Let me give you an example: the most aggressive deadlines were always getting the "What's New in IntelliJ IDEA" videos out in time for the release. You can't start them early, because the early access versions of the features aren't ready, and you can't do it late because the video goes out at release time. The features I needed to cover in the video would be listed and prioritised (by the business and to some extent by me), and I usually had a good feel for how long each feature would take to cover. I would work on big-ticket high-priority stuff first, then quick wins/easy features, then add anything else I had time for. When the deadline rolled around, I would cut off the work there, and features often didn't make it into the video. The What's New videos were a style evolved to support this - usually my videos have a story and flow, whereas What's New videos are simply feature-feature-feature, grouped by some logical grouping. This way, features could be added or cut from the video as needed. This approach applies to development work too - break the work into smaller tasks, and some tasks will simply not get done, like the nice-to-haves (please don't drop testing though!).

I have always, since my early twenties, had a policy of not working weekends and never working after 9pm (in fact I got into trouble for this at one place I worked. I didn't last long there). However, I didn't realise that I was used to being able to work an extra 30 minutes, an extra hour or two, or work through lunch, if I was in the flow or if something really needed doing. With the baby, that became impossible. Now my kids are at school it's even more difficult, because the school day dictates most of my daily schedule. It was a bit of a shock to realise that I was in the habit of using my own time to make up for poor estimations on my part, or for not concentrating during the day, or to make up for overcommitting, or simply having the luxury of using my time when I finally hit my flow. I mostly like my job so I didn't see this as a problem, but as soon as I no longer had the luxury of my time being my time (because it belongs to the family), I chose to put more conscious effort into using work-time only for work, instead of letting work bleed into my life.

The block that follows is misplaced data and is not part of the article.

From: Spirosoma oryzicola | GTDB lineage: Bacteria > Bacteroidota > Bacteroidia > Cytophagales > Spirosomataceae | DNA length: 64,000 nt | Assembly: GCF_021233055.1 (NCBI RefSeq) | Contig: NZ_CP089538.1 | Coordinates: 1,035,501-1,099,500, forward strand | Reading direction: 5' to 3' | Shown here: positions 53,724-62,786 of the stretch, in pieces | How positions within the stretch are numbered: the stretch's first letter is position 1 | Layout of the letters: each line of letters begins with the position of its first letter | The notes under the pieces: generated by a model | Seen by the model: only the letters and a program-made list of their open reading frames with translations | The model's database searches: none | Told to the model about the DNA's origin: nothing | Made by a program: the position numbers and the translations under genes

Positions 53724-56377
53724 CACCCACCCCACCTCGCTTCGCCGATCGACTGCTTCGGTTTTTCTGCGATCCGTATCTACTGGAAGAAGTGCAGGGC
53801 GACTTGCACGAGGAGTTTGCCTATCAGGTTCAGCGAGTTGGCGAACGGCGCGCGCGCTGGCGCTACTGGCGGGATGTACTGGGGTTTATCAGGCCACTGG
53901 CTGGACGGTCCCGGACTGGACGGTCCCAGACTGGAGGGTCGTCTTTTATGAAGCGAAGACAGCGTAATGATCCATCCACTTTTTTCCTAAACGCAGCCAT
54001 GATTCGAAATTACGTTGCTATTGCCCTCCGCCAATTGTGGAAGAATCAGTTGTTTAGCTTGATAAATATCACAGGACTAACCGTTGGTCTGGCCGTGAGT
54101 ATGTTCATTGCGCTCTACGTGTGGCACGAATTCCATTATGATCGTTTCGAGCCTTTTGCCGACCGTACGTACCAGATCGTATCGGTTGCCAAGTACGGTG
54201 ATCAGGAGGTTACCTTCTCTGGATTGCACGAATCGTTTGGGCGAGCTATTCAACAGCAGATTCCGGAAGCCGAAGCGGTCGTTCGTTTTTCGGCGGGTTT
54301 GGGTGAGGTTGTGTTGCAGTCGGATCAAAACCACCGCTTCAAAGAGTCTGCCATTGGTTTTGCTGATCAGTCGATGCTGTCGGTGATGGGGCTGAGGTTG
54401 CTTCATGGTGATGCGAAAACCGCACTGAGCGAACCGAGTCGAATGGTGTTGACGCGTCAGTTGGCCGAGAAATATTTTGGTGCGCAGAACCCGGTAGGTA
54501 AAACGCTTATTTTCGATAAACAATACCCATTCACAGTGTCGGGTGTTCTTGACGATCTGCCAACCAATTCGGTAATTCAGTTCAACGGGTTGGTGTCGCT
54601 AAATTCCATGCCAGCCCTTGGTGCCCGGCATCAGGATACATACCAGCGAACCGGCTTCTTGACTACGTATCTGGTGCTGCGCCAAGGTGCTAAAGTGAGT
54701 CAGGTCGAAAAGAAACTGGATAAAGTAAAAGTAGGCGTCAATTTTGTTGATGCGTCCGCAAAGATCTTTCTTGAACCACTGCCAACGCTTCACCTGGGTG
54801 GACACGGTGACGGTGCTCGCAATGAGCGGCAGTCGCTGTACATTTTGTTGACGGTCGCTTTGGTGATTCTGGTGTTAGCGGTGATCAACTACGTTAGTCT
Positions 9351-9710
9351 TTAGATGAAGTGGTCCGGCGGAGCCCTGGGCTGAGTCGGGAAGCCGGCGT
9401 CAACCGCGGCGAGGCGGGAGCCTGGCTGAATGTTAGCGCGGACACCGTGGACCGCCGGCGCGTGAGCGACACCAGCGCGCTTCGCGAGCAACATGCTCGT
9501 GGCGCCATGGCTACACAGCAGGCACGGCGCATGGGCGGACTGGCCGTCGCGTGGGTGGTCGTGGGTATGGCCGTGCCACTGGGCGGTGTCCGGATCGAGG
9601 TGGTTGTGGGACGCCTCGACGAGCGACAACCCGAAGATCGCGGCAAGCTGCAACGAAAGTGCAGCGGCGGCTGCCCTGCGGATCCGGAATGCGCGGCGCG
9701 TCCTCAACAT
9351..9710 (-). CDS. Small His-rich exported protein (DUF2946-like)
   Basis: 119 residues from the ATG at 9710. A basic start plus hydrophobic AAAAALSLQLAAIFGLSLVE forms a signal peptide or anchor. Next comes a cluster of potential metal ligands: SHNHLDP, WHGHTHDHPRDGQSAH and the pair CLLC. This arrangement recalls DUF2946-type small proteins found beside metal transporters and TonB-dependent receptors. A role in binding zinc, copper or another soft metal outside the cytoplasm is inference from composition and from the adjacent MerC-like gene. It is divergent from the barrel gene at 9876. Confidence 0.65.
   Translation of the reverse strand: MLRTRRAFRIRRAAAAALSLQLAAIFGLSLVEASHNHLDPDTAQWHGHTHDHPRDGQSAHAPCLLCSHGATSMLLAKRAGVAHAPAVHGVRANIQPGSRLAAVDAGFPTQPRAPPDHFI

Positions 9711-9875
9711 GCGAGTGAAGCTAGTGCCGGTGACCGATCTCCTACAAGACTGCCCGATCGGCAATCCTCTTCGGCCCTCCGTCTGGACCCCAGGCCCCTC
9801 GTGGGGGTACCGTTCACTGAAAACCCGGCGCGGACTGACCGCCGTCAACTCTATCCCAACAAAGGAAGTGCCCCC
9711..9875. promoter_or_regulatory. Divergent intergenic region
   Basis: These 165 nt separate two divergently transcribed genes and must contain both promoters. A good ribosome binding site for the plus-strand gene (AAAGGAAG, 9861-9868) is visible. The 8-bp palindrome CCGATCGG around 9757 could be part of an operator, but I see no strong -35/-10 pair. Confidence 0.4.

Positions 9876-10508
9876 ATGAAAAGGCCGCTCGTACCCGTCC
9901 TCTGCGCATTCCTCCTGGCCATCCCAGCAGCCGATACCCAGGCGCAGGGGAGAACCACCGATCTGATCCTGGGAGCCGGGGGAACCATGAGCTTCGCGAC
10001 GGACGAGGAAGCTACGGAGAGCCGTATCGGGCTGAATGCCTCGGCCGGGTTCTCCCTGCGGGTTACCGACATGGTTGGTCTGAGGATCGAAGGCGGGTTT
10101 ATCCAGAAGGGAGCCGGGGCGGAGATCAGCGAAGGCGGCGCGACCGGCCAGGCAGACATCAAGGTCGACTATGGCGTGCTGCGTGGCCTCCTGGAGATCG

I do remember running performance benchmarks for my Refactoring to Java 8 talk overnight, sat on the floor of my hotel room, the night before my talk, while my husband and 6-month-old slept in the bed. That was because I had last-minute ideas on how to improve the talk but no time to implement them between work and my fair share of childcare. As a single person at the conference, making these changes would have been "just" a case of spending more hours on it, working on it on the plane or during free time. As a mother, there were no more hours. This year, at DevoxxUK, I had ideas on how to improve or update the talks I was giving. I pushed myself to focus only on presenting what I had, not thinking about what I could do - echoes of that night of running benchmarks running through my head. And honestly, I was much happier. The talks went fine, and I was much less stressed.